The Office of Admission and Financial Aid will implement a test-optional policy for students applying to the College as first-years and transfers during the 2020-2021 admission cycle. This move comes after the cancellation of many standardized testing dates due to the COVID-19 pandemic.
Dr. Richard Besser ’81, former acting director of the CDC, reflects on COVID-19 and his career since Williams
Dr. Richard Besser ’81 said he met his wife during his “first outbreak,” a befitting idiosyncrasy for the CEO ofthe largest philanthropic health organization in the United States, the Robert Wood Johnson Foundation. Besser’s career spans almost four decades, including as former director of the Centers for Disease Control and Prevention under President Barack Obama and later as ABC’s chief medical correspondent.
Following Gov. Charlie Baker’s March 15 order for schools across Massachusetts to close in response to the COVID-19 pandemic, some faculty at the College have had to contend with caring for their children in addition to restructuring curricula for remote learning. School closures were initially set to expire on April 6, but an extension ordered by Baker will keep public and private schools and non-emergency daycare programs closed until at least May 4.
In a statement issued yesterday, Williamstown Theatre Festival (WTF) announced the cancellation of all live performances for the 2020 summer season. The seven plays set to perform this year at WTF — including a Robert O’Hara-directed revival of A Streetcar Named Desire and five world premiere works — will instead be released as readings on Audible, the popular platform for audiobooks and spoken-word entertainment.
As the chair of the Class of 1970’s 50th reunion, which was to be held June 10-14, I have been leading our 50th reunion effort since 2015. While I may be the chair, I am supported by many other classmates and their spouses who have volunteered their time and energy to raise money for our class gift, build a class website, prepare a special class book and organize the programming for the reunion weekend, including selecting meals and event venues. In addition, we mounted an extensive outreach program, which has been ongoing since 2015.
Remote physical education (PE) classes began this week, in an effort to allow seniors still in need of PE credit to fulfill their requirements and to provide other students with a healthy option for exercise amidst social distancing. The athletics department announced in March in an all-student email that it will continue to offer five PE classes in digital form.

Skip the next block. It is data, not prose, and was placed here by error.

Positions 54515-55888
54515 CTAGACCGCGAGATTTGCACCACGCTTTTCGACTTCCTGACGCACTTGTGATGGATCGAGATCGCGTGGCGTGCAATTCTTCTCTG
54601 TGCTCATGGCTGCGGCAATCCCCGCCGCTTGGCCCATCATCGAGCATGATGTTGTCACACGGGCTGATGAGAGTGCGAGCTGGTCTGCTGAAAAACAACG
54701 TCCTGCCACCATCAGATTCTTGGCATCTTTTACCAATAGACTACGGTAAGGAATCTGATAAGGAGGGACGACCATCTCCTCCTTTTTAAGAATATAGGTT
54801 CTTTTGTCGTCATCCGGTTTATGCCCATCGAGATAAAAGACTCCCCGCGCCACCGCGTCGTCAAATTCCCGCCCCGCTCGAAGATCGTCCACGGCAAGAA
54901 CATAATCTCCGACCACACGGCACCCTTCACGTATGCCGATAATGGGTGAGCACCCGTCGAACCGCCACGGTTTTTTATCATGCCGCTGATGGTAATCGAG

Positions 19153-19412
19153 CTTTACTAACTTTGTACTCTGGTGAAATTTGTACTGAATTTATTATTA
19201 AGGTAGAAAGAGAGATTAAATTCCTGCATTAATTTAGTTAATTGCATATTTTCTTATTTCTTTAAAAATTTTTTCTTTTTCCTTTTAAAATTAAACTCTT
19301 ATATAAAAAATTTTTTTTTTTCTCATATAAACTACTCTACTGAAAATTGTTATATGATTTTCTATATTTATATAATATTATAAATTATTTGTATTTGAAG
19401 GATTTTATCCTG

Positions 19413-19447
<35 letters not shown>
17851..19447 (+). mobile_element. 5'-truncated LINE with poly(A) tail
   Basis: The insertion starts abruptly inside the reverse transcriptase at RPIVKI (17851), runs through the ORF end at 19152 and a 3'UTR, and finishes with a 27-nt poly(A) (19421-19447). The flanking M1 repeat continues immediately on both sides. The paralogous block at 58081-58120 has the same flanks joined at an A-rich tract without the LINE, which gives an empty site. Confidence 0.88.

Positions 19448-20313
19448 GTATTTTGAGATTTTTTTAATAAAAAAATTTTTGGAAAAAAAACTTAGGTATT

Students and faculty have made the transition to remote learning in the wake of the closure of campuses across the country. (Alice Qu/The Williams Record)
Classes resumed remotely on Monday, plunging students and faculty into the unfamiliar world of online learning.
College advises students planning on studying abroad this fall to register for on-campus classes, housing lottery
Students who applied to study away programs this upcoming fall have been advised by the Office of Study Away to register for Williams classes and housing in the coming weeks should programs be cancelled due to the ongoing COVID-19 pandemic. “We do not know yet if programs will be back up and running in the fall and we likely will not for another few months,” wrote Assistant Director of International Education and Study Away Isabel Hansen in an email to all students who applied to study off campus next semester.
We randomly select unixes from a list of all current students at the College for our weekly One in Two Thousand. So long as the owner of a selected unix is willing to be interviewed and not a member of the Record board, that person becomes the subject of our interview. For this week, the computer (using a very simple script in R) chose Dominique Burgess ’20.
Like many of his classmates at the College, Ian Di Pietro ’23 left campus in the middle of March to find his hometown significantly altered. Just as Ian was departing for his home in Manhattan, New York Gov. Andrew Cuomo declared that schools, restaurants and bars in the city would close due to the COVID-19 pandemic.